Chiro-Picker’s Fresh Pick — The Story of the Vanishing Spirit Book and the Appearance of Another

Updated Picker Imageby  Todd Waters, aka “The Chiro-Picker” – SpinalColumnRadio featured blogger

Why was DD Palmer — the founder of chiropractic — writing about ghosts???  And why can we not find these writings today?

In Old Dad Chiro, Palmer’s biographer, Vern Gielow tells us that the Aledo, Illinois Public Library held only the cover to his A Day and Night With the Spirits. Published in 1880, this text revealed the profitable hoax that a JH Mott played on people wishing to reconnect with their deceased loved ones.  This 40-page booklet would have been a very limited run and most likely thrown out with yesterday’s news after a single reading — which accounts for why it is so scarce today.

Actual ad for Spirits Book. This ad — aside from Palmer's biography — is the only physical proof we have now that his Spirit Book ever existed.

Actual ad for Spirits Book. This ad — aside from Palmer’s biography — is the only physical proof we have now that his Spirit Book ever existed.

I set out on a hunt to find a copy of it and to find out why DD was writing about ghosts.

Old Dad ChiroAs I researched further into Palmer’s early life, I discovered that New Boston, Illinois — the area of his residence — was a mecca among Spiritualists.  JH Mott was a featured medium at the same Spiritualists camp meetings that Palmer most likely would have attended.  This book would have been of interest to many who sought the famed “materializing spirit medium.”

In December 2012 I contacted the Mercer Carnegie Library, the only public library on record in Aledo.  I wished to gain a glimpse of the actual cover of the “Spirit Book.” But like the ghosts that it wrote of, it too had vanished.  It was no longer there, nor, unfortunately, could it be found it in the archives at Palmer College of Chiropractic.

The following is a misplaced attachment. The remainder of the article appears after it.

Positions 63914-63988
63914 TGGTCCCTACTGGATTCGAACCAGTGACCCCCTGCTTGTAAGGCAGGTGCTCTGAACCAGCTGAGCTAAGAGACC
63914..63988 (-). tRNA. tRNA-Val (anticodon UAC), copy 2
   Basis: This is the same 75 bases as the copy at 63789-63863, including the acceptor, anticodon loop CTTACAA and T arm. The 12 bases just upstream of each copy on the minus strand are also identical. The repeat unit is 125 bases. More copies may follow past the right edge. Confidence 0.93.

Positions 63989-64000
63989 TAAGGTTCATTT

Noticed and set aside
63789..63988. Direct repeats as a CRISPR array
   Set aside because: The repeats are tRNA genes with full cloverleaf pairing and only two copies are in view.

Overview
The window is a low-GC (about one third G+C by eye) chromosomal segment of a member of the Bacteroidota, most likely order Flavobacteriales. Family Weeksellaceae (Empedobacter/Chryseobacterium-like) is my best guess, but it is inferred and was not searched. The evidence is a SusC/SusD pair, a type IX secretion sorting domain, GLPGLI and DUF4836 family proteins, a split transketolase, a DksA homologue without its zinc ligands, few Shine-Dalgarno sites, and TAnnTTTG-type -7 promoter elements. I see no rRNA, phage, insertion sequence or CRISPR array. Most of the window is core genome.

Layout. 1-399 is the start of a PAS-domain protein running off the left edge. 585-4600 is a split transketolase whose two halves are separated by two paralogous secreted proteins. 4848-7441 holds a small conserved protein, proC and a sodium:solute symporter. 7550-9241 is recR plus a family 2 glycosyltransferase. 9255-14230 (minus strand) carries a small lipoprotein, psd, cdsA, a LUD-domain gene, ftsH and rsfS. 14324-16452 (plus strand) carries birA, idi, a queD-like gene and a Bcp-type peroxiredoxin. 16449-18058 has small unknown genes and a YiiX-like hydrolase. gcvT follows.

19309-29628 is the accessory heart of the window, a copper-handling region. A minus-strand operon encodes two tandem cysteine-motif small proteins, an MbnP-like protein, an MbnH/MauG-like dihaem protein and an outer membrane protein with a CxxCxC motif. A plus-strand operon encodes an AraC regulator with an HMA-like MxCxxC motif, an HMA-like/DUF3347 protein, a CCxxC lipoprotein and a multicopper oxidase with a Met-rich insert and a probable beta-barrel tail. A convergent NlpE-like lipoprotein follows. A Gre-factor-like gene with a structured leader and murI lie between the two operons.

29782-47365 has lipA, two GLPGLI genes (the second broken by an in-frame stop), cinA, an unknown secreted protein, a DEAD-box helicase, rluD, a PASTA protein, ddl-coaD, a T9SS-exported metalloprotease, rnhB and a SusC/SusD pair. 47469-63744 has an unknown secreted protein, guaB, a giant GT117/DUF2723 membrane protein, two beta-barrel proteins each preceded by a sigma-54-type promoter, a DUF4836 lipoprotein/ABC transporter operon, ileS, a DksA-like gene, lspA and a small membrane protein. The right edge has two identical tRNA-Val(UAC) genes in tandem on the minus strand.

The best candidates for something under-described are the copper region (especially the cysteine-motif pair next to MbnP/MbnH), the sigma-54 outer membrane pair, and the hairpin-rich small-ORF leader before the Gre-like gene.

This example illustrates just how frail chiropractic history can be.  Although the cover — and book for that matter — would have taught us very little about chiropractic, it certainly would have taught us much about its founder.

As chiropractic historians, we view each piece as part of a mosaic to be completed and seen as a whole.  We are very fortunate Gielow documented the existence of this book and captured Palmer’s introduction to it.  Otherwise we may never have known of its existence.


Chips From Sweet Home -coverIt was a stroke of luck that I happened to be searching for A Day and Night With the Spirits. And while my hunt for the Spirit Book may have been a skunk [although this article, thanks to Google and Lamar’s Power of the Podcast, may prove that status temporary], I didn’t come away empty-handed in the least.

In my quest I came across stacks of articles written by DD during his apiary years — material that, like the example above, is virtually unknown to the chiropractic community and its historians. This treasure trove of newly discovered DD Palmer material has become one of my greatest chiro-picking finds to date, and I excited to announce that I am in the process of compiling it all into a book (now available) entitled Chips From Sweet Home, Writings of D.D. Palmer 1869-1881.   The spirit story above is a modified excerpt from it.

And while the book will not have a heavy emphasis on chiropractic, it will, no doubt, develop a “spirit” of its own as it quickly becomes the “buzz” of the profession.

‘Til next time.  — CP

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